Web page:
The Saccharomyces cerevisiae enolase-related regions encode proteins that are active enolases
Article first published online: 28 JAN 2013
Copyright © 2012 John Wiley & Sons, Ltd.
Volume 30, Issue 2, pages 55–69, February 2013
How to Cite
Kornblatt, M. J., Richard Albert, J., Mattie, S., Zakaib, J., Dayanandan, S., Hanic-Joyce, P. J. and Joyce, P. B. M. (2013), The Saccharomyces cerevisiae enolase-related regions encode proteins that are active enolases. Yeast, 30: 55–69. doi: 10.1002/yea.2940
- Issue published online: 4 FEB 2013
- Article first published online: 28 JAN 2013
- Accepted manuscript online: 27 DEC 2012 08:36PM EST
- Manuscript Accepted: 11 DEC 2012
- Manuscript Received: 9 OCT 2012
- Discovery. Grant Number: 121664
- Natural Sciences and Engineering Research Council of Canada (to P.B.M.J.)
- Saccharomyces cerevisiae;
- enolase-related regions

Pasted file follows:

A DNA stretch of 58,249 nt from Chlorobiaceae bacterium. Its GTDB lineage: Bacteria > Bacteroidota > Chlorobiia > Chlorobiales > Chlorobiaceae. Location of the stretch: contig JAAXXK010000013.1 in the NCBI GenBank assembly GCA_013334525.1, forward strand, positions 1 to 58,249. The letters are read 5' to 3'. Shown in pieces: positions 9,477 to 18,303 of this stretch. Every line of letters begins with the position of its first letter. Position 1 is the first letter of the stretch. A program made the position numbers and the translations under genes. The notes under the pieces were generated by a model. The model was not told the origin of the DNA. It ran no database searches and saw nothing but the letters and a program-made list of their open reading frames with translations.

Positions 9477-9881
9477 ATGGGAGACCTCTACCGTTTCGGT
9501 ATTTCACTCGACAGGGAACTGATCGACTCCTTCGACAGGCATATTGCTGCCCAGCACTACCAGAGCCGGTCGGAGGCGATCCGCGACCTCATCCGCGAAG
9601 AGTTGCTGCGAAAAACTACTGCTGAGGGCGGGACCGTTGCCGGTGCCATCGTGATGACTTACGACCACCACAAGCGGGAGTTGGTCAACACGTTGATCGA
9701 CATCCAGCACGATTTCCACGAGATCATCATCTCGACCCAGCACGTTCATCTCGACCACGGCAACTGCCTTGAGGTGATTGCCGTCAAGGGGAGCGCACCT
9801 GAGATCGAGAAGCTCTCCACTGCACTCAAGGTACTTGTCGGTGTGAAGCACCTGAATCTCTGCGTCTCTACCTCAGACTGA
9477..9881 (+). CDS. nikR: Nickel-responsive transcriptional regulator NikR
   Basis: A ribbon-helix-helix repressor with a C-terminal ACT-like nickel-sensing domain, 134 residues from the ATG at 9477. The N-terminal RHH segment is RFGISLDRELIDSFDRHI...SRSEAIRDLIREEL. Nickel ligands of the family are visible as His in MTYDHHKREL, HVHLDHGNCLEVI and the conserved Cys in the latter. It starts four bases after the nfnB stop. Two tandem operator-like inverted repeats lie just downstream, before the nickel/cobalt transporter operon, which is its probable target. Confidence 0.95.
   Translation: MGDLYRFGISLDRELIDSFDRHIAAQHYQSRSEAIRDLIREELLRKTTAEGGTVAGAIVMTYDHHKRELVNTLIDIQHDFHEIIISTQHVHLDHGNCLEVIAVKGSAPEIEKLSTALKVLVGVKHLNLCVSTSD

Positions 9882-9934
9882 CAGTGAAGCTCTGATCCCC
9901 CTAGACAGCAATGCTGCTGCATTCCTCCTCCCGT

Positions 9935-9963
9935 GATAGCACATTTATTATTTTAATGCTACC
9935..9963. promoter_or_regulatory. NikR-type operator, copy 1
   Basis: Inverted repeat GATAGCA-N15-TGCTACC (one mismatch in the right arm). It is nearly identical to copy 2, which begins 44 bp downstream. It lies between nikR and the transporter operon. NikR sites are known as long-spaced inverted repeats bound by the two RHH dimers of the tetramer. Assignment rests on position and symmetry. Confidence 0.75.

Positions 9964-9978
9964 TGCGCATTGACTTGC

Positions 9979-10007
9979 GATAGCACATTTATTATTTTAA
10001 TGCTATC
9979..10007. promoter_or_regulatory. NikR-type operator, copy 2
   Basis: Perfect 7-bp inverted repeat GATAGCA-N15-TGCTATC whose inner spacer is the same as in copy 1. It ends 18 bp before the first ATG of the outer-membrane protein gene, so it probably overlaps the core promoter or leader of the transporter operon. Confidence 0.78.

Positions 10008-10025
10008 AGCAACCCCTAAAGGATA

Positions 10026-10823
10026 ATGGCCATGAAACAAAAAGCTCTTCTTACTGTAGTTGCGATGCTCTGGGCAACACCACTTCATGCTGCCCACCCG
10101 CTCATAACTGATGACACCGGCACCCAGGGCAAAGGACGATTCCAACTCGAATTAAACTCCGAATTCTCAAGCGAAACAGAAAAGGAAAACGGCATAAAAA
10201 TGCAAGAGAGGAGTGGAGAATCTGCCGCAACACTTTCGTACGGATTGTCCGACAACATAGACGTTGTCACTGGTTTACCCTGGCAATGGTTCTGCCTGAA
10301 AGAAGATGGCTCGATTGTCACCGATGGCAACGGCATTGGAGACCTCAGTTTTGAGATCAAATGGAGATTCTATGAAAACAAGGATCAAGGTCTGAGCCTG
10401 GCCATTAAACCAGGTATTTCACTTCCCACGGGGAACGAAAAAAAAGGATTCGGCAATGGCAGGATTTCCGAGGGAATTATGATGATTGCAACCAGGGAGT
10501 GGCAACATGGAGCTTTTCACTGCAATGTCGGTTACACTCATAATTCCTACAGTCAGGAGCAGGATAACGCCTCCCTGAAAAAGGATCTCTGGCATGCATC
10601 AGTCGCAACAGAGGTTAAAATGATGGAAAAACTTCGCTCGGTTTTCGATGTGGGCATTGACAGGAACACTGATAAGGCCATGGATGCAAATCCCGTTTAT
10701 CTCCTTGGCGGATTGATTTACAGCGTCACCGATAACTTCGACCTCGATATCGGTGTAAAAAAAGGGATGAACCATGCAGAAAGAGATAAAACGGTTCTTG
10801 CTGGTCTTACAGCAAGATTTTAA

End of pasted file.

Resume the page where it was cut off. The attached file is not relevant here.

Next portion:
In addition to two genes (ENO1 and ENO2) known to code for enolase (EC18.104.22.168), the Saccharomyces cerevisiae genome contains three enolase-related regions (ERR1, ERR2 and ERR3) which could potentially encode proteins with enolase function. Here, we show that products of these genes (Err2p and Err3p) have secondary and quaternary structures similar to those of yeast enolase (Eno1p). In addition, Err2p and Err3p can convert 2-phosphoglycerate to phosphoenolpyruvate, with kinetic parameters similar to those of Eno1p, suggesting that these proteins could function as enolases in vivo. To address this possibility, we overexpressed the ERR2 and ERR3 genes individually in a double-null yeast strain lacking ENO1 and ENO2, and showed that either ERR2 or ERR3 could complement the growth defect in this strain when cells are grown in medium with glucose as the carbon source. Taken together, these data suggest that the ERR genes in Saccharomyces cerevisiae encode a protein that could function in glycolysis as enolase. The presence of these enolase-related regions in Saccharomyces cerevisiae and their absence in other related yeasts suggests that these genes may play some unique role in Saccharomyces cerevisiae. Further experiments will be required to determine whether these functions are related to glycolysis or other cellular processes. Copyright © 2012 John Wiley & Sons, Ltd.